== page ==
The Carter Center tweeted a statement, which reads in part that the former first lady "continues to live happily at home enjoying spring in Plains and visits with loved ones."
Mrs. Carter, 95, has championed a number of causes, but is perhaps best known as a pioneer for mental health advocacy. She worked for the passage of the Mental Health Systems Act of 1980 and has continued the advocacy work through The Carter Center in Atlanta.
"Mrs. Carter has been the nation’s leading mental health advocate for much of her life. First in the Georgia Governor’s Mansion, then in the White House, and later at The Carter Center, she urged improved access to care and decreased stigma about issues surrounding mental health," a statement from The Carter Center reads in part.
Jimmy Carter and Rosalynn watch an Atlanta Falcons game at Mercedes-Benz Stadium. (Scott Cunningham/Getty Images) (Getty Images)
Read the full statement below:
"The Carter family is sharing that former First Lady Rosalynn Carter has dementia. She continues to live happily at home with her husband, enjoying spring in Plains and visits with loved ones.
"Mrs. Carter has been the nation’s leading mental health advocate for much of her life. First in the Georgia Governor’s Mansion, then in the White House, and later at The Carter Center, she urged improved access to care and decreased stigma about issues surrounding mental health. One in 10 older Americans have dementia, a condition that affects overall mental health. We recognize, as she did more than half a century ago, that stigma is often a barrier that keeps individuals and their families from seeking and getting much-needed support. We hope sharing our family's news will increase important conversations at kitchen tables and in doctor’s offices around the country.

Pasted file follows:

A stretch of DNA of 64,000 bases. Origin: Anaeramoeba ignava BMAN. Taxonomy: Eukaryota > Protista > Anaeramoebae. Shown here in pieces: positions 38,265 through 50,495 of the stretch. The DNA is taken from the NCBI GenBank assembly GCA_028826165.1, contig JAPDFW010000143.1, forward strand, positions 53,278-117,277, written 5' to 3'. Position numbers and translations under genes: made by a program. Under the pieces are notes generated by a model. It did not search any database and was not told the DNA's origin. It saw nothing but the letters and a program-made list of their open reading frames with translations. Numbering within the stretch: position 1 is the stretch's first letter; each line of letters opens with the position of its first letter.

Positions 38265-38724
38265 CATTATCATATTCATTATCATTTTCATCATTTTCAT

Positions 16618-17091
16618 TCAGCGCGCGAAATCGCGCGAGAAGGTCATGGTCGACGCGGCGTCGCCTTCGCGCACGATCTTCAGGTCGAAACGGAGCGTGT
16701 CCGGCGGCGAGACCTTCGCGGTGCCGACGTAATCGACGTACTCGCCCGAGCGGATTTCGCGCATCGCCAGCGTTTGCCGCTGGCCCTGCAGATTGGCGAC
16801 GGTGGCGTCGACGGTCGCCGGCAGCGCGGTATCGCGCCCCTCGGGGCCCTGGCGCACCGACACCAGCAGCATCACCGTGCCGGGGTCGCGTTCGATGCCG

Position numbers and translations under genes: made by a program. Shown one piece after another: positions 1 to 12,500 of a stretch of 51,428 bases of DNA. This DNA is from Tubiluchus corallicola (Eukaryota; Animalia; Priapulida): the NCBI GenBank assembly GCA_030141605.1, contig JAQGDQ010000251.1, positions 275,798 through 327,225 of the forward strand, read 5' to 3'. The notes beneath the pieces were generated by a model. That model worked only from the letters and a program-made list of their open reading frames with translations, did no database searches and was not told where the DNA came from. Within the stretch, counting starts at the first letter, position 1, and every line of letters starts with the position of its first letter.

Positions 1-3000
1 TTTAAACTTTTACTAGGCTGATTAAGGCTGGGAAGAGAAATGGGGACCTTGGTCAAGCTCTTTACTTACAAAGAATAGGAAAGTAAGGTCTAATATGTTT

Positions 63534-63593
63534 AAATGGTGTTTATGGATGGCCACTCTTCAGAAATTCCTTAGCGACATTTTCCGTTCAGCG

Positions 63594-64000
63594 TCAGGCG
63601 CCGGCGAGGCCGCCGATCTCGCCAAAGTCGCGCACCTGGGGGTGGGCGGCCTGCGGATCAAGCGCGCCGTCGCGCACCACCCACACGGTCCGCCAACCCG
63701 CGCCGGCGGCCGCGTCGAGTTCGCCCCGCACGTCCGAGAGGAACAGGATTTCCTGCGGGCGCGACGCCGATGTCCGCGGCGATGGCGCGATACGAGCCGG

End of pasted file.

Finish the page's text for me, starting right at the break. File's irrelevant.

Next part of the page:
"As the founder of the Rosalynn Carter Institute for Caregivers, Mrs. Carter often noted that there are only four kinds of people in this world: those who have been caregivers; those who are currently caregivers, those who will be caregivers, and those who will need caregivers. The universality of caregiving is clear in our family, and we are experiencing the joy and the challenges of this journey. We do not expect to comment further and ask for understanding for our family and for everyone across the country serving in a caregiver role."
News of Mrs. Carter's dementia comes as President Carter, 98, undergoes end of life care. The Carter Center announced in February that the former president began receiving hospice care "after a series of short hospital stays" rather than seeking "additional medical intervention."
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According to his grandson, Jason Carter, the longest-lived president remains in good spirits as he visits with family, follows public discussion of his legacy and receives updates on The Carter Center's humanitarian work around the world, his grandson says. He's even enjoying regular servings of ice cream.
The Associated Press contributed to this report.